When the state polices lovers: sexualized citizenship, forced separation and confinement of minors in Freetown, Sierra Leone
Luisa Schneider (ISCA Oxford)
Paper short abstract:
Based on fieldwork in and outside of prison in Freetown, this paper analyses how the policing of the relationships of minors and their reactions creates sexualized and confined citizenship. It analyses confinement, not as a site, but a state of being; of conflicted state-citizen relations.
Paper long abstract:
Sierra Leone passed a Sexual Offences Act in 2012 which raised the age for sexual consent to 18 officially to prevent rape. However, because the Act criminalises all sexual relationships with minors, it rendered previously legal relationships unlawful. The state now issues prison sentences of up to 15 years to boys for sleeping with underage girlfriends, forcefully separating young couples. Based on fieldwork in and outside of prison in Freetown, this paper analyses how this policing of relationships and the reactions of affected couples creates sexualized and confined citizenship. It concentrates first on boys who have been incarcerated for sleeping with underage girlfriends and shows how these boys experience practices of necropolitics (Mbembe), leading to the disassociation of punishment and wrongdoing and to the annihilation of self and agency at the hands of the state (Guenther 1971; Le Marcis 2017) which performs these prisoners out of existence as there are officially no minors in Pademba Road prison. Secondly, it follows their girlfriends who experience both forced mobility and restrictions thereof as they are excluded from schools when visibly pregnant (Thomas 2007) and can, if at all, only rarely see their imprisoned partners. Through analysing legal and substantive forms of state practices and showing how the state and citizens shape each other through effects on their bodies, practices and personhood, the paper argues for an understanding of confinement, not as a site, but a state of being; a result of imposed sexualized citizenship and a discursive practice of conflicted state-citizen relations.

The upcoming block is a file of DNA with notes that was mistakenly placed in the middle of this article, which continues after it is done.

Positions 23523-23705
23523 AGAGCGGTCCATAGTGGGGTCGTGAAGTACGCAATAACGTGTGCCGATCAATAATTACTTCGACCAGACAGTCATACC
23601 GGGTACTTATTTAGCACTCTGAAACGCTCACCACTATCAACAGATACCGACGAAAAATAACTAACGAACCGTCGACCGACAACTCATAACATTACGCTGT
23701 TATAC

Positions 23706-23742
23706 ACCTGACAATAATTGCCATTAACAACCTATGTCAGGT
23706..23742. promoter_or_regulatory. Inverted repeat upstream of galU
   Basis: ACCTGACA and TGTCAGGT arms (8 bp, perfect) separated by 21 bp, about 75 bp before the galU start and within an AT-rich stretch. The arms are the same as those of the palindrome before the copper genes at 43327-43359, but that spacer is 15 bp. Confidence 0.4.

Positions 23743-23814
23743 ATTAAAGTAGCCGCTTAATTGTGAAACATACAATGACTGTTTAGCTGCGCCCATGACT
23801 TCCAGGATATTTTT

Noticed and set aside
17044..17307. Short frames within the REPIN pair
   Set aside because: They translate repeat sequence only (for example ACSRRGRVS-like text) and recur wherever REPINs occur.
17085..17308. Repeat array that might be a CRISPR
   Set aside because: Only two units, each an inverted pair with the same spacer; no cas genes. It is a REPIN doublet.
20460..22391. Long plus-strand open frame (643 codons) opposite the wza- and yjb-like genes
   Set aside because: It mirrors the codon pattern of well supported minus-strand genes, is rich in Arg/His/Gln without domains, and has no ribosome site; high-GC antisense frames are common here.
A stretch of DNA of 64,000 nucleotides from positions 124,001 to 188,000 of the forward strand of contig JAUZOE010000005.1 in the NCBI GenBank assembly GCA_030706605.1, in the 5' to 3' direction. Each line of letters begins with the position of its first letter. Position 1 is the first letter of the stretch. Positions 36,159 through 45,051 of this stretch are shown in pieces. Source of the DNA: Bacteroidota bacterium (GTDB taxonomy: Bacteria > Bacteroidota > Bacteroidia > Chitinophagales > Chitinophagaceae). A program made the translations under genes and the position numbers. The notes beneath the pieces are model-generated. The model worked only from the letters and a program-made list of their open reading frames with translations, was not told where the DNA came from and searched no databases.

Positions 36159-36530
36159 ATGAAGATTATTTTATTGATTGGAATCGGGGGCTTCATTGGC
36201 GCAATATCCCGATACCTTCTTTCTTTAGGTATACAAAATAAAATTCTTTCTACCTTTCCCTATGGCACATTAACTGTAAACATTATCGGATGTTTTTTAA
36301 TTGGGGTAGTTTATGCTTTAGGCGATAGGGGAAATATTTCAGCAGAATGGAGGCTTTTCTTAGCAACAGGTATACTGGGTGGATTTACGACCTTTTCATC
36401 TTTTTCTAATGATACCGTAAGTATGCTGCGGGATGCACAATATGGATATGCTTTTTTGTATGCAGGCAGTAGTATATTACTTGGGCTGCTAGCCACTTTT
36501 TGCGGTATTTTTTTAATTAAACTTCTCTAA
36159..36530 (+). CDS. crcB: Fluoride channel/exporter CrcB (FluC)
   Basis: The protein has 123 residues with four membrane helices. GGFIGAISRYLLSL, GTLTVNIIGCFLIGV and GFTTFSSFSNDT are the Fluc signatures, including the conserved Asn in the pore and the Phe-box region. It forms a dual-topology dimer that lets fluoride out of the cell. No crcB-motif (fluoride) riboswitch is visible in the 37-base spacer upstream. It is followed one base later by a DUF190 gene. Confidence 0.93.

Confinement as a category of practice and a category of analysis [Anthropology of Confinement Network]